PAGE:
The March Toward War: The March of Time as Document and Propaganda
Introduction The Time Empire MOT as Document Marching into War Voice of Conscience Timeline/Index
Using This Site
Works Consulted
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Beginning in the 1920s, Henry Luce's media empire, including Time and Fortune magazines, reached an audience of millions and offered a trend-setting format that blended news and feature-writing. Luce then expanded his empire by creating The March of Time, a radio show founded in 1931 primarily to advertise Time magazine and later Life magazine. In 1935 Luce further entrenched The March of Time brand with a dramatic monthly newsreel of the same name, which by 1937 played in over 9,800 theaters in America and was seen by as many as 26 million people each episode.1 Part drama, part journalism, the radio show and newsreel, with its synergistic relationship with Life magazine, may have had unprecedented influence over its audience. The newsreel presented its makers' partly objective, pro-Americanist point of view in the documentary tradition established during the 1930s. With its over-the-top dramatizations, the radio show presented highly fictionalized presentations of current events. The newsreels, made in monthly installments, offered more "real" footage, but filled in gaps as necessary with re-enactments. The ever-present narrator of both formats, the Voice of Time, guided audiences in how to think about the facts they "saw" and "heard."

The shows' distinct points of view are evident in its treatment of international events in the lead-up to World War II from 1935 until the war began. While cautious and reflective of Americans' desires for neutrality during the mid-1930s, the programs steadily built toward an indictment of the Axis countries' values. They made the threat of war and specter of suffering overseas seem more real than print coverage had during prior wars. Radio audiences heard whistling bombs bearing down on them as the Spanish Civil War was underway; theatergoers saw the (carefully re-enacted) dead bodies of Chinese civilians killed by the Japanese. Dramatic audio and visual clues led audiences to consider the threat presented by Germany, Italy, and Japan. In its more discursive role, The March of Time criticized European counterweights for failing to act in time to halt the onset of war. The League of Nations and Great Britain had failed to stem the tide, and who would? By June 1940, 67 percent of Americans were in favor of aiding the Allies, but only 27 percent were ready to go to war.2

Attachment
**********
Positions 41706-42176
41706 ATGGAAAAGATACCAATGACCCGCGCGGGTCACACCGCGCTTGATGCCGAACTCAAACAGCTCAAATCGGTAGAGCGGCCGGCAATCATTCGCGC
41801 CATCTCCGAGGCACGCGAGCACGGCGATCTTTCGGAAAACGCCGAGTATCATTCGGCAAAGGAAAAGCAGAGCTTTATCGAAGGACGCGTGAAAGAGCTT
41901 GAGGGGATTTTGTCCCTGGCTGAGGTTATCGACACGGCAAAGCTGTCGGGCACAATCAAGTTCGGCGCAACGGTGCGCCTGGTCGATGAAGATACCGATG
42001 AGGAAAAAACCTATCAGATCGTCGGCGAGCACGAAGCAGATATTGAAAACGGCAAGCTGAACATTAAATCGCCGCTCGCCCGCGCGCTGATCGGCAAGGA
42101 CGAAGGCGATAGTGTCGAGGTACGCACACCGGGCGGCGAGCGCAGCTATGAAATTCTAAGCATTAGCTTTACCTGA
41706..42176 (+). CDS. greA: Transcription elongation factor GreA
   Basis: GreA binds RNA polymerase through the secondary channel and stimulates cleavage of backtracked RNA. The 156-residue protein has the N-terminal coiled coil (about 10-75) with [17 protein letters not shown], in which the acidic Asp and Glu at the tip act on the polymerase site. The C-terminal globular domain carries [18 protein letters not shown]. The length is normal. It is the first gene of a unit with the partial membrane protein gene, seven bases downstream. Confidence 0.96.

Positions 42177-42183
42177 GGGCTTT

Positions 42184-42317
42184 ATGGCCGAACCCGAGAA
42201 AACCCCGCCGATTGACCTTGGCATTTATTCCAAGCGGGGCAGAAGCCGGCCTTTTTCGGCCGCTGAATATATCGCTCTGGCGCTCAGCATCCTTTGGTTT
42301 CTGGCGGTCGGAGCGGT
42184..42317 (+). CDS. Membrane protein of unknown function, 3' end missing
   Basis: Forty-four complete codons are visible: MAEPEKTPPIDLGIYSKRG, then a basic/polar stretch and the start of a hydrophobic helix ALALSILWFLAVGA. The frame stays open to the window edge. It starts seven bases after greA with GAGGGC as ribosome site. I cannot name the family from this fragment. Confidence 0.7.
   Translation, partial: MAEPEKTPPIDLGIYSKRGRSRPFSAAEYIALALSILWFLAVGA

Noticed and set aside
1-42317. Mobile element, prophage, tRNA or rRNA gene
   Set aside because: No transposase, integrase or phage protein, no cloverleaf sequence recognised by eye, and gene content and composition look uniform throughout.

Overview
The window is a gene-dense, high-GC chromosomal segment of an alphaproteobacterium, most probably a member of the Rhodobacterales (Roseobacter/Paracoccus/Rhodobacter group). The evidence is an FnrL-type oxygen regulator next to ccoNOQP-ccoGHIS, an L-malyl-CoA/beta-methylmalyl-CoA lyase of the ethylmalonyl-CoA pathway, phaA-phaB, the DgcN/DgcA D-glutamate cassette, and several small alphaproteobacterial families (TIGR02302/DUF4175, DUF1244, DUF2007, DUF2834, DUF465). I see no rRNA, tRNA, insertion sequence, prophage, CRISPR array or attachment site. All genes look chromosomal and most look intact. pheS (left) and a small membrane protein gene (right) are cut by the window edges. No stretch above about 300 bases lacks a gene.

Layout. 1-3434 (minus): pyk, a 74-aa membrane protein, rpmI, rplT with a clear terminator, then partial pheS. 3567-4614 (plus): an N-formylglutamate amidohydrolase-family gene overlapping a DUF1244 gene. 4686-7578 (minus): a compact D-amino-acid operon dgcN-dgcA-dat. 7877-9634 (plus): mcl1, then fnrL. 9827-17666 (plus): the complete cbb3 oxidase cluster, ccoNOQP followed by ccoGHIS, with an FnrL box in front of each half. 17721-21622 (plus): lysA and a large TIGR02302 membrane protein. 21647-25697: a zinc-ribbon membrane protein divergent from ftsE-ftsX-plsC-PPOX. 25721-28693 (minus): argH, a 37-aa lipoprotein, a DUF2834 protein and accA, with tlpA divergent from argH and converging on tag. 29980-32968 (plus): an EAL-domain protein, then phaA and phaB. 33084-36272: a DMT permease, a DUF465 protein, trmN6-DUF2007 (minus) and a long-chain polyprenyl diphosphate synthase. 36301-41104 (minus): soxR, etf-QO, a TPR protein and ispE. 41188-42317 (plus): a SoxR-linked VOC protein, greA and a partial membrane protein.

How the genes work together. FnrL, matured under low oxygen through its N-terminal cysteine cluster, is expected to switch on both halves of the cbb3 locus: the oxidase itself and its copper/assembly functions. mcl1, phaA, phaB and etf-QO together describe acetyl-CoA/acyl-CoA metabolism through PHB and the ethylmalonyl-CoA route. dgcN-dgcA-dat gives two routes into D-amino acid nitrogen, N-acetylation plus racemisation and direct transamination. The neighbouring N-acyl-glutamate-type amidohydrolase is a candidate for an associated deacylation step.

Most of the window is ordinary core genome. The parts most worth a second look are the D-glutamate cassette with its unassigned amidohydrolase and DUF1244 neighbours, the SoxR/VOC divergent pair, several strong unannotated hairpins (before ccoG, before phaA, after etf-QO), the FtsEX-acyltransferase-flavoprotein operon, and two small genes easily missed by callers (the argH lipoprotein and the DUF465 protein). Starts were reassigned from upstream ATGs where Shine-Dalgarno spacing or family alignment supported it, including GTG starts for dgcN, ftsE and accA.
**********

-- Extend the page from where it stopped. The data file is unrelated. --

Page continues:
The March of Time's makers were writing their own script about who Americans were, preparing them for the role they would soon assume. Radio shows and newsreels could offer audience members a stake in a national cause, and a chance to become a part of the story. Their message propagandized America to Americans, as well as to democratic nations abroad. The March of Time ensured that when Americans were finally ready to go to war to defend the scripted values portrayed in the show—freedom of speech, freedom to assemble, freedom of religion, democracy, equality—they knew why.

1 Fielding, Raymond. The March of Time, 1935-1951. New York: Oxford University Press, 1978. 185.

2 Pearl Harbor: America's Call to Arms. Vol. 1, No.3. October 2001: 34.